Wednesday, August 18, 2004

End of Phish

As I was grooving silently to a Phish song at some point over the last weekend up in some abandoned cow pasture in rural Vermont, some guy sidled up to me and asked, "Hey Bro, you got a nitrous cracker?" Alas, I didn't have a nitrous cracker on my person, though I wished I could have accomodated his request.

That's the thing about Phish. If I walked down into the West 4th Street subway station and asked a conductor screaming, "Stand clear the closing doors, please!", if he had a nitrous cracker, he'd probably say, "What the fuck you talkin' bout?" But at Phish, it was a perfectly legit question. I may not have had the cracker, but someone certainly did. And this guy, his brain shriveled due to multiple whippets was going to find that someone, crack into a whippet, and fall face first into the urine-soaked mud. I'm going to miss that sort of suspended reality, where ridiculous things are not only possible, but likely, especially as pertains to drugs.

So it was with a mixture of anticipation and heavy hearts that 10 brave souls revved an RV named the Chateau and set out for a mud-soaked quadrant of Vermont for a often-trying, but ultimately successful weekend.

So we're cruising up I-91, having just picked up Handstand and Zebra outside of the Basketball Hall of Fame (I had no idea, but the B-ball Hall of Fame looks more like a McDonald's with a Hall of Fame attached to it, kind of like a McDonald's Kid Land with a ball pit and a Mayor McCheese teeter-totter. There's certainly no stately elegance like the baseball hall.) and we've hit the traffic. Stretching as far as the eye could see, we did not move again for nearly 24 hours. Luckily, we had the Chateau, which was essentially a living room on wheels, complete with fridge and pooper. So it was cold beers and lots of laughter for a long time. It was the first time I've ever grilled fresh, Greepoint kielbasa on a hibachi in a drizzle on the side of a major north-south expressway. It was also the first time a wookie walked up to me on the side of an expressway and said, "Dude, THAT's some sausage. Are you selling any?" We turned him down, but shouldn't have, since those extra links of kielbasa stunk up the Chateau for the rest of the weekend.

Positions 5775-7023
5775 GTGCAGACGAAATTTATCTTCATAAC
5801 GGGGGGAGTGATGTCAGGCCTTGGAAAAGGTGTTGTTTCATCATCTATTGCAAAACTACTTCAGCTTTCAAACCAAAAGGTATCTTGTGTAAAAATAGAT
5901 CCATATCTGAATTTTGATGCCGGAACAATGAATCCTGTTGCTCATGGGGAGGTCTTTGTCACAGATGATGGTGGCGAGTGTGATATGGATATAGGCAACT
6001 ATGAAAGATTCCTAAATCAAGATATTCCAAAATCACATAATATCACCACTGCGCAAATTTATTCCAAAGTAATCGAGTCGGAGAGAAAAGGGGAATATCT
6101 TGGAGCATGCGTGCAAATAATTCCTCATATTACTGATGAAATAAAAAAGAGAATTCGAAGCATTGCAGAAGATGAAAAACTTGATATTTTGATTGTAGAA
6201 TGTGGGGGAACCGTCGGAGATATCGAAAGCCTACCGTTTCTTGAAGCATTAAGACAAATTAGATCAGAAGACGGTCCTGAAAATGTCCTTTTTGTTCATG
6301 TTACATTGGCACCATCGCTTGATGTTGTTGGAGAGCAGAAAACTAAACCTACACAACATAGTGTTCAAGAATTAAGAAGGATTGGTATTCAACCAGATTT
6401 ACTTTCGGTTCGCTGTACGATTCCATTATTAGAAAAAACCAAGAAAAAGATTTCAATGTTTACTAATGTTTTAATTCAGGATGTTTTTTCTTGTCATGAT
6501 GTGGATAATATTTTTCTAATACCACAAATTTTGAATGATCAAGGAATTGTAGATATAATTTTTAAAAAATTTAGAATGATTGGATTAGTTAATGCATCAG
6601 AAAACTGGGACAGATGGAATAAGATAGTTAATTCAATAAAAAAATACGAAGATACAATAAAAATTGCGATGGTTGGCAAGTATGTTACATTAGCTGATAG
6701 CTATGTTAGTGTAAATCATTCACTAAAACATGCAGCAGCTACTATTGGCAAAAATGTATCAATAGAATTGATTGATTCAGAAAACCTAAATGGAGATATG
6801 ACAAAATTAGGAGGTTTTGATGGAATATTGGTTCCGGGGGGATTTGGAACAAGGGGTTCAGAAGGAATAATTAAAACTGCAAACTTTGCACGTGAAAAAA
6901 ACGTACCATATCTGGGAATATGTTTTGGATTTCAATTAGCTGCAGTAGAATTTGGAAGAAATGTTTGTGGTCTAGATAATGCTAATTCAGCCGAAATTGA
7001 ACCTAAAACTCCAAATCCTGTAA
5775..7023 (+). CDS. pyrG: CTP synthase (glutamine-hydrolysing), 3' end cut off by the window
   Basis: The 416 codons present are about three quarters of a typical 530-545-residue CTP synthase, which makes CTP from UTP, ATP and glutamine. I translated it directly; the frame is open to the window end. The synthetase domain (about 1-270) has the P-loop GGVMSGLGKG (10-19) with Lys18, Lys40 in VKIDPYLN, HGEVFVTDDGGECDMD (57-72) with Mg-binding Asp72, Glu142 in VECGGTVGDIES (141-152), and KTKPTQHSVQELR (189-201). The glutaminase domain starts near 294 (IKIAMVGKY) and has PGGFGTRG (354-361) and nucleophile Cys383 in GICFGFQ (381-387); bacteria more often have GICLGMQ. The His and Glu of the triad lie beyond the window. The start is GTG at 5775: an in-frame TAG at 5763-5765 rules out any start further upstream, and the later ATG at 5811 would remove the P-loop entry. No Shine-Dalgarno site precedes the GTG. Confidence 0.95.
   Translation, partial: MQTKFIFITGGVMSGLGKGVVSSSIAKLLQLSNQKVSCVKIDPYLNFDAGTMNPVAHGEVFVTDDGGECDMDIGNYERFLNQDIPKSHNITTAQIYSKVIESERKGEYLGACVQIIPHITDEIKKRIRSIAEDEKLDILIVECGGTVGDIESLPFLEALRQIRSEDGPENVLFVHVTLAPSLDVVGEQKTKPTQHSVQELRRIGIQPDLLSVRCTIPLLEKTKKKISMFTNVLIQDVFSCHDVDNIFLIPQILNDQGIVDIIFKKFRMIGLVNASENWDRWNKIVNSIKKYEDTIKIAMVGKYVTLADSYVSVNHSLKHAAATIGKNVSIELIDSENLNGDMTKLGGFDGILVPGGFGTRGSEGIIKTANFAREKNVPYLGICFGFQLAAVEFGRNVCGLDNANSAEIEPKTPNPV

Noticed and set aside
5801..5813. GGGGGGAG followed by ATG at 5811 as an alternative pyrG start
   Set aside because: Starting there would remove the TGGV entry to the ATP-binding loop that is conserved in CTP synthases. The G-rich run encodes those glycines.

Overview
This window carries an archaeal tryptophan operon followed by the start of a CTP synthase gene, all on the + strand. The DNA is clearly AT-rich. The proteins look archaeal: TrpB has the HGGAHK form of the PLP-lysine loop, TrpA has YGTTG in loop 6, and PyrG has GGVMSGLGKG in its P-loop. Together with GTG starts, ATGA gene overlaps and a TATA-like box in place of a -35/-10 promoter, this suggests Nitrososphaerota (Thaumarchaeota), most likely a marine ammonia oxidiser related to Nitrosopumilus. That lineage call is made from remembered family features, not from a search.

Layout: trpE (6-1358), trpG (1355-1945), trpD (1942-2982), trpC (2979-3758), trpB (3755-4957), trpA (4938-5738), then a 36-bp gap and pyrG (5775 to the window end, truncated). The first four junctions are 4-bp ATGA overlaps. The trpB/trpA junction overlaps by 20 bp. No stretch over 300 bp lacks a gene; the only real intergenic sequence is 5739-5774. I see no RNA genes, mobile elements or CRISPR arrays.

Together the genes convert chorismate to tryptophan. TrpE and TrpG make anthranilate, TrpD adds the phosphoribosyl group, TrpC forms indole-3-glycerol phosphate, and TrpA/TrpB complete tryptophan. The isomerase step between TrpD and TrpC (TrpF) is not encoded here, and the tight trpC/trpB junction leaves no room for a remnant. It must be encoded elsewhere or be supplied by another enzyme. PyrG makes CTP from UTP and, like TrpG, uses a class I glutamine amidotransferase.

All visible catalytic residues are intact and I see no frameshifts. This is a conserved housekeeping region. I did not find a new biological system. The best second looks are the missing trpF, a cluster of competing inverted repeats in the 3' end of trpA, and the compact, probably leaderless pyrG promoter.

At 9 the next morning, we awake to Mike Gordon of Phish on the radio saying, "You're all fucked. Sorry bout that. Go home now." After about a half-hour of dilly dally, we got the Chateau into gear and hauled ass up the suddenly clearing I-91. Gordon be damned, we were going to see this show. Eventually, having meandered on the backroads, we pulled up at some local's house that had a "Park & Ride" sign on the front lawn, except the "R" was backwards and the ampersand just looked like poorly-drawn penis. A woman with several teeth came out and told us we could park in her backyard, which was about 3 miles from the entrance to the campsite. Seeing no other option, we parked, guided in by the woman's husband, a 7-foot bear.